AZ CD 8 polling.

     Last week a very favorable poll came out showing Gabrielle Giffords ahead in the AZ CD 8 race. At first I dismissed the numbers because the survey was conducted by what is considered a Democrat firm. Then I decided to go back to the 2006 election and check how the firm did in that election. Greenberg et al conducted a poll of 500 voters from September 13 to 18 and they were within 0.8% of the actual results. Not bad for 6 weeks before the election. Clearly they know something about how to conduct a poll.

     The Tim Bee campaign also released some poll numbers last week that show the race is much closer than the Greenberg numbers indicate. The Bee poll was conducted by Margaret Kenski and her numbers from 2006 were also pretty solid as well. From September 20 to 23, 2006 she contacted 402 voters and came within 2% of the final result for Giffords.

     Both polling firms underestimated Graf’s final numbers in 2006. Greenberg had him at 35% and Kenski had 34% from their September surveys. Graf ended up with 42% when the ballots were counted. This detail will not matter much for Bee if Giffords received above 50% of the vote. The temptation is to average the Greenberg and Kenski numbers and to try and estimate where Giffords is right now. Since it is so far out I will pass on that at this time. I will pay close attention to future Greenberg polls given their accuracy back in 2006 and not just dismiss them as a partisan firm.

     Aside from the polling this race may see the most money spend in Arizona for a congressional seat in 2008. Little sleepy backwater Southern Arizona has turned into ground zero for control of congress. Giffords has been an excellent fundraiser from the beginning. She had over $2 million in the bank at the end of the last reporting period. Bee has also done very well for a challenger and posted some good numbers in the latest and previous quarters. Last week the President of the United States came to town and helped raise over $500,000 for the Bee campaign. Not to be out done this week the DCCC has announced a $700,000 media reservation for CD 8. All of this begs the question, how much is enough? At what point are you spending $5,000 per vote to convince the last few holdouts? Let’s say after you spend $500,000 so people know who you are and then your spend another $500,000 to get them to vote for you, what are you doing with the next million? Do you remind them that they live in the U.S. and there is no poll tax and very little violence at ballot locations? Or that this early ballot thing is really convenient? Mind you we are talking about how to spend the second million. Do you spend a million on your message and a million attacking your opponent? Either way get ready to see a lot of ads and to receive a lot of mailings. How many robo calls does $250,000 buy?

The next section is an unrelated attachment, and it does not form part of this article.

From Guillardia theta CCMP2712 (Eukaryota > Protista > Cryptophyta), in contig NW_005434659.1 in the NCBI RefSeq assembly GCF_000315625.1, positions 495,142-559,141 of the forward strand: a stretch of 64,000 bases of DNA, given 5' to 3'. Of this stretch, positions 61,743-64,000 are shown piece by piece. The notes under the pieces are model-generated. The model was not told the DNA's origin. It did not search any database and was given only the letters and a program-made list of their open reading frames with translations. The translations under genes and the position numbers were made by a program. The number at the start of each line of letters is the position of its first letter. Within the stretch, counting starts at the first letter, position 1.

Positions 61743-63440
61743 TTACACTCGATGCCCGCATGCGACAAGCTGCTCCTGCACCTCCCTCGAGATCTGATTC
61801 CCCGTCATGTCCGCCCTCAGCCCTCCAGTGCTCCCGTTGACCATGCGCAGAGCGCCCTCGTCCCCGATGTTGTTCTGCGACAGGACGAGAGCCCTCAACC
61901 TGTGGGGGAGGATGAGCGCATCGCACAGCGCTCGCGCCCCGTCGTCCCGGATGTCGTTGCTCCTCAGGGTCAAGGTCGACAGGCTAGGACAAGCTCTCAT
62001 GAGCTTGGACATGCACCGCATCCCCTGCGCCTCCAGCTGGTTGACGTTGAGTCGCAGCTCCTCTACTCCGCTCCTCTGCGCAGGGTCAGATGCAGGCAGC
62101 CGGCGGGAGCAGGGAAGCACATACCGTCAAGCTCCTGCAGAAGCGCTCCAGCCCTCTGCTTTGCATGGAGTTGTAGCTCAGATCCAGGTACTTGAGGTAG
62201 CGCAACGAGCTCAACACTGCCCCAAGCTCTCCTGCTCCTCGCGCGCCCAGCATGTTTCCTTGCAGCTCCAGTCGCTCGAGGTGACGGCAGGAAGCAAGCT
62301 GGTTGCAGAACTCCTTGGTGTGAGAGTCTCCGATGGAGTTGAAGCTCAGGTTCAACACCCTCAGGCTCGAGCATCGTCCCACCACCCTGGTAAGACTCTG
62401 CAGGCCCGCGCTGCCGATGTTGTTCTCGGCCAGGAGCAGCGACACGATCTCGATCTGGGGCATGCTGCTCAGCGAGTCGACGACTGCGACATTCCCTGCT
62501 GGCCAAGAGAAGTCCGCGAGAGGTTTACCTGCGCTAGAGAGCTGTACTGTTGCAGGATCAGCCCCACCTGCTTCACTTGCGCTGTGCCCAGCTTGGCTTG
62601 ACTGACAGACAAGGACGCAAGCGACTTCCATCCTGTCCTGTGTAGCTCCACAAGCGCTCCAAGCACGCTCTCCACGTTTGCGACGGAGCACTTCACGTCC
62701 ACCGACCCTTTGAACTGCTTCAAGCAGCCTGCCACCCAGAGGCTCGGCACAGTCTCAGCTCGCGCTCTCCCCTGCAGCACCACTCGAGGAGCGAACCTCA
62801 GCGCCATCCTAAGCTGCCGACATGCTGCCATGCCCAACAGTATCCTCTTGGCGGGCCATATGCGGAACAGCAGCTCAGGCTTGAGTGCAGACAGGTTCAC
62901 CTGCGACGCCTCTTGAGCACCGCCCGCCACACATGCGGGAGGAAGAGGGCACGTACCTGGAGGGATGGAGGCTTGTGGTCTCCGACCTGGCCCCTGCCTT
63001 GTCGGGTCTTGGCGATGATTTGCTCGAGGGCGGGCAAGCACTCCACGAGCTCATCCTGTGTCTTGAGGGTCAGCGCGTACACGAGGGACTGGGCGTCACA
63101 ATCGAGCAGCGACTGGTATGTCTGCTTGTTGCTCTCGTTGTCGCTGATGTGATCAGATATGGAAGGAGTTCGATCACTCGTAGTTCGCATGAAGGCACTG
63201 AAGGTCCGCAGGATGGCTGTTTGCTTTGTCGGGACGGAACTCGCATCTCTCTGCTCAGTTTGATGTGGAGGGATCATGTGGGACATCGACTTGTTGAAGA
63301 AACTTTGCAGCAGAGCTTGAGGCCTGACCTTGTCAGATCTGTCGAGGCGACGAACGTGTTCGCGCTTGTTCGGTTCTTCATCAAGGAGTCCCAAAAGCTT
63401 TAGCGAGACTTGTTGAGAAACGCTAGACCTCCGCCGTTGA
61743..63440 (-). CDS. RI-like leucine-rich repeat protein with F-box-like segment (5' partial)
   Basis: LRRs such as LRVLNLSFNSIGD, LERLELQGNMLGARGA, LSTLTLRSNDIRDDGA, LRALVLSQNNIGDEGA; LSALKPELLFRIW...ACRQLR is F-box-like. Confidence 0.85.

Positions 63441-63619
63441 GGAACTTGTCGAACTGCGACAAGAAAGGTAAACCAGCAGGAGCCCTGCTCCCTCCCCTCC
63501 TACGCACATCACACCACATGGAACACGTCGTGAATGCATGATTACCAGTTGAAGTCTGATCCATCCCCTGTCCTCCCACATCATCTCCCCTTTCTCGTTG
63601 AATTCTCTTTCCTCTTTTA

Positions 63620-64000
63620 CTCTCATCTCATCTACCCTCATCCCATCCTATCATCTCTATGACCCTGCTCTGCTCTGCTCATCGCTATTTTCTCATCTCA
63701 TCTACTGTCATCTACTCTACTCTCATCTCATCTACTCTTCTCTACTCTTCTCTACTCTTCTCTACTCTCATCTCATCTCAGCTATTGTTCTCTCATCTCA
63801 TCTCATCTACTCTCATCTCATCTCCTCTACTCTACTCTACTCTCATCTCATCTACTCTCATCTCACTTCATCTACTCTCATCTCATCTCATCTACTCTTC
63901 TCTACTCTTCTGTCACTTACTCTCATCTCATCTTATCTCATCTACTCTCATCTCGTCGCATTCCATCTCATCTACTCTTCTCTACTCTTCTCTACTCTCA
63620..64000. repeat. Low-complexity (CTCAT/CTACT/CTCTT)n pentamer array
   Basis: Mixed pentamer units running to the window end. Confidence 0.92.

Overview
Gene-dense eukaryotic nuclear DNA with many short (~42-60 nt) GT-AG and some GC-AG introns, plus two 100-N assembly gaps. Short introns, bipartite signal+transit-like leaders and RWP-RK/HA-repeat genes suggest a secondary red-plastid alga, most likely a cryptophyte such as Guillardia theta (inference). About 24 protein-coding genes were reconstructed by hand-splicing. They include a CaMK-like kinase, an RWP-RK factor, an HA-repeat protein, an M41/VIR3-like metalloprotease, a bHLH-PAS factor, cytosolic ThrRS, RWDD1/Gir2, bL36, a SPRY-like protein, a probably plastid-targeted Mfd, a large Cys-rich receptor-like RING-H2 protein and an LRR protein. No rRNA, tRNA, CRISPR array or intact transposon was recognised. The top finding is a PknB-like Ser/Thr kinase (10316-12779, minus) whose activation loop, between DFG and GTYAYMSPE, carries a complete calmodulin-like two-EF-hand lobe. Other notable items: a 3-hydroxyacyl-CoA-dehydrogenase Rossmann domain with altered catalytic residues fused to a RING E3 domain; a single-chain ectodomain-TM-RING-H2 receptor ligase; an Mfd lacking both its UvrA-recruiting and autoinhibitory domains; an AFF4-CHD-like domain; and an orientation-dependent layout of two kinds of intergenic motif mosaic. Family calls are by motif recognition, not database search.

My point in the above paragraph is that after a certain point, let’s say $1.5 million per candidate, it becomes a bit of a challenge to spend the money in an effective way. We are excluding high priced consultants, who are probably salivating over this contest. I would not be surprised to see Giffords keep a fair amount of her money for future races. Bee will probably spend most of what he has. If the DCCC really spends $700,000 in the district that will probably top what the cash-strapped NRCC will be able to commit.

     With the kind of money both camps have we are sure to see more polls in the future. Stay tuned.


Comments

  1. I think what’s really amazing is that with these polling numbers how much money the GOP is dumping into this race. I’m curious if/when Bee will be doing internal polling (if he hasn’t already – and if he has, those numbers are probably awful if they’re bandying about the fact they’re only down 7%).

    Granted, it’s been settled early on the nominee, so we can’t judge it yet, but CD5 is obstensibly a better pick up opportunity for the GOP than CD8, yet other than Schweikert’s Club for Growth cash infusion, the RCCC has ignored the race, no?

Leave a Reply